If you do better on the end-of-term exam than on the quizzes, we ignore the quizzes, and use your end-of-term exam grade as 50% of your course grade. If you do better on the quizzes than on the end-of-term exam, we use 40% end-of-term exam plus 10% quizzes.
So the quizzes can't lower your grade, but they can help compensate for a weak performance on the end-of-term exam.
Your two weakest quiz grades will be dropped, to allow for occasional absences or misunderstandings.
PASS/FAIL:
A grade of C- or above counts as a "Pass".
Depiction of weightings
Credit for meeting assistant or professor: Up to Mon Sept 24th, students get a one-time credit of 5 points on their homework for meeting the professor or assistant outside class. This includes attending a help session or office hour.

Homework

Quizzes

There will be regular in-class quizzes. Your two lowest quiz grades will be dropped, and then if you do better on the remaining quizzes than on the end-of-term exam then the quizzes will contribute 10% of your grade, as described above.

Exams

Midterm: Tues Oct 9th, 2018, 1pm onwards (no time limit) in Crow 204 (our regular classroom)
End-of-term exam: Thurs Dec 6th, 2018, 1pm onwards (no time limit) in Crow 204 (our regular classroom)
There will be no exam during Finals Week.
Exam rules: These rules apply to quizzes, the midterm and the end-of-term exam.
  1. Each student may compile a single letter-size hand-written "crib sheet" of facts and formulas. Both sides of the sheet may be used, but the sheet must be an original hand-written document, not a copy.
  2. For the exam you are expected to know (or write on the crib sheet) important general numbers that you might need to answer a real-world question, such as the rough cost of domestic electrical power, the power in sunlight, the output of a large power station, etc. You do not need to record detailed numbers from tables in the book, such as the energy density of gasoline or the atomic number of Carbon. Those will be provided if needed.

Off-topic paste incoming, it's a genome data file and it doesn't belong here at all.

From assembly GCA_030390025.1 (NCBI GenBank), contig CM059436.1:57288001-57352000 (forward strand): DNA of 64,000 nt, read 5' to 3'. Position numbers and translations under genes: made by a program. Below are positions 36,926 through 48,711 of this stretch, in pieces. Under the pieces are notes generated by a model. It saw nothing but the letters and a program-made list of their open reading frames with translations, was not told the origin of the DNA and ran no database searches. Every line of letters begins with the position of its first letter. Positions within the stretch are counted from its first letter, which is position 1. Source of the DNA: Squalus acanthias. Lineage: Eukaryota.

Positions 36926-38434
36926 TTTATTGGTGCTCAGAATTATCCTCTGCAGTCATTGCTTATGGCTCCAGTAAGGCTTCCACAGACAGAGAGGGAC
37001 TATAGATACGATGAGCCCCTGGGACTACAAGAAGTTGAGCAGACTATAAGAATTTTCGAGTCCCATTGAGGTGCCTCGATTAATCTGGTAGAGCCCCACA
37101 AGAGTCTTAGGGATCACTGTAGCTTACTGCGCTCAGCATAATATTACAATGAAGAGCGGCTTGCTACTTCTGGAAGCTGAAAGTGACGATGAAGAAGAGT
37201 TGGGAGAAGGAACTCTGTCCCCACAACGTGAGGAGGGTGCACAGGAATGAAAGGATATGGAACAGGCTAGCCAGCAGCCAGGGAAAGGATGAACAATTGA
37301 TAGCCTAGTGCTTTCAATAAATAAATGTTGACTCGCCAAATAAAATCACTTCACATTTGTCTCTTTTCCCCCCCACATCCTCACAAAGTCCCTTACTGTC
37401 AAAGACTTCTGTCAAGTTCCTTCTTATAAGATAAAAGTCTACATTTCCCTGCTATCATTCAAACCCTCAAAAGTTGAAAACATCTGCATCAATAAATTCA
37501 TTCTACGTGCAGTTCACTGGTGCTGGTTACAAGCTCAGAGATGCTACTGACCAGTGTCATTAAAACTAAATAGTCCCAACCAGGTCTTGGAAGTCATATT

3. Each student is expected to bring a calculator to the exam. Calculators that can graph or do algebra are permitted. Calculators (e.g. cell phones) that can connect to the internet or other external sources of information are not permitted.
  4. When answering a question (other than multiple choice), you will usually only get partial credit if you just write down an answer, with no justification. To get full credit you need to give reasons why your answer is correct.

Multiple choice questions

Multiple-choice questions usually have one correct answer, but sometimes they may have no correct answer, or more than one. If your answer is exactly correct, you get 2 points. Otherwise, the only ways to get partial credit are:
  1. If the correct answer is "none", there is no partial credit.
  2. If there is one correct answer, there is no partial credit.
  3. If there are two correct answers, you get 1 point if you only offered one answer and it was correct.
  4. If there are three correct answers, you get 1 point if you offered two answers and they were both correct.
  5. If there are four correct answers, you get 1 point if you offered three answers and they were all correct.